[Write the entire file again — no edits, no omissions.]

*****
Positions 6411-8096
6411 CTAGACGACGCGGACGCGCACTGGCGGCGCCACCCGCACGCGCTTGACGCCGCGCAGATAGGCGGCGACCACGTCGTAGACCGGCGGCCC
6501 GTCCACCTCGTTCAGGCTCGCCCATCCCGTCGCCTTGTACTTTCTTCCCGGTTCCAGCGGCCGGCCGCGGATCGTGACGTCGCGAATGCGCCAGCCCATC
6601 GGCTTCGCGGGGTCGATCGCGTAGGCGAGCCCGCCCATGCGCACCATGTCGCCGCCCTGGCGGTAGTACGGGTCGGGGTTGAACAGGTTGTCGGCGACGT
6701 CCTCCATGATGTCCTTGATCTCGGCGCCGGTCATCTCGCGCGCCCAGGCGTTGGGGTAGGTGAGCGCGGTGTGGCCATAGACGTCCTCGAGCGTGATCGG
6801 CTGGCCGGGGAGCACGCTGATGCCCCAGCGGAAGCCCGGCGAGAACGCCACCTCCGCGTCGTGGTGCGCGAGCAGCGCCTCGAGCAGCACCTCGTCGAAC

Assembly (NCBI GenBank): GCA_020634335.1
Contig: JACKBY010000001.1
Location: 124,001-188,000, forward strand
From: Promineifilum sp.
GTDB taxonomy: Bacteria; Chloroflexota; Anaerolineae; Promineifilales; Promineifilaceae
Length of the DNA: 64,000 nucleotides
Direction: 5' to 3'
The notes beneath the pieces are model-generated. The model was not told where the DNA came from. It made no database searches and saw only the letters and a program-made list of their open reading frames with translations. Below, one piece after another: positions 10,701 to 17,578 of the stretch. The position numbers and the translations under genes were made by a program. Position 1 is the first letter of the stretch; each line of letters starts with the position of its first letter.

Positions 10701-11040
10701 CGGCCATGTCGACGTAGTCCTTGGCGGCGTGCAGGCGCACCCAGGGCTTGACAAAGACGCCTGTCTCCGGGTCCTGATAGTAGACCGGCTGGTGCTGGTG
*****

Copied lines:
Positions 6411-8096
6411 CTAGACGACGCGGACGCGCACTGGCGGCGCCACCCGCACGCGCTTGACGCCGCGCAGATAGGCGGCGACCACGTCGTAGACCGGCGGCCC
6501 GTCCACCTCGTTCAGGCTCGCCCATCCCGTCGCCTTGTACTTTCTTCCCGGTTCCAGCGGCCGGCCGCGGATCGTGACGTCGCGAATGCGCCAGCCCATC
6601 GGCTTCGCGGGGTCGATCGCGTAGGCGAGCCCGCCCATGCGCACCATGTCGCCGCCCTGGCGGTAGTACGGGTCGGGGTTGAACAGGTTGTCGGCGACGT
6701 CCTCCATGATGTCCTTGATCTCGGCGCCGGTCATCTCGCGCGCCCAGGCGTTGGGGTAGGTGAGCGCGGTGTGGCCATAGACGTCCTCGAGCGTGATCGG
6801 CTGGCCGGGGAGCACGCTGATGCCCCAGCGGAAGCCCGGCGAGAACGCCACCTCCGCGTCGTGGTGCGCGAGCAGCGCCTCGAGCAGCACCTCGTCGAAC

Assembly (NCBI GenBank): GCA_020634335.1
Contig: JACKBY010000001.1
Location: 124,001-188,000, forward strand
From: Promineifilum sp.
GTDB taxonomy: Bacteria; Chloroflexota; Anaerolineae; Promineifilales; Promineifilaceae
Length of the DNA: 64,000 nucleotides
Direction: 5' to 3'
The notes beneath the pieces are model-generated. The model was not told where the DNA came from. It made no database searches and saw only the letters and a program-made list of their open reading frames with translations. Below, one piece after another: positions 10,701 to 17,578 of the stretch. The position numbers and the translations under genes were made by a program. Position 1 is the first letter of the stretch; each line of letters starts with the position of its first letter.

Positions 10701-11040
10701 CGGCCATGTCGACGTAGTCCTTGGCGGCGTGCAGGCGCACCCAGGGCTTGACAAAGACGCCTGTCTCCGGGTCCTGATAGTAGACCGGCTGGTGCTGGTG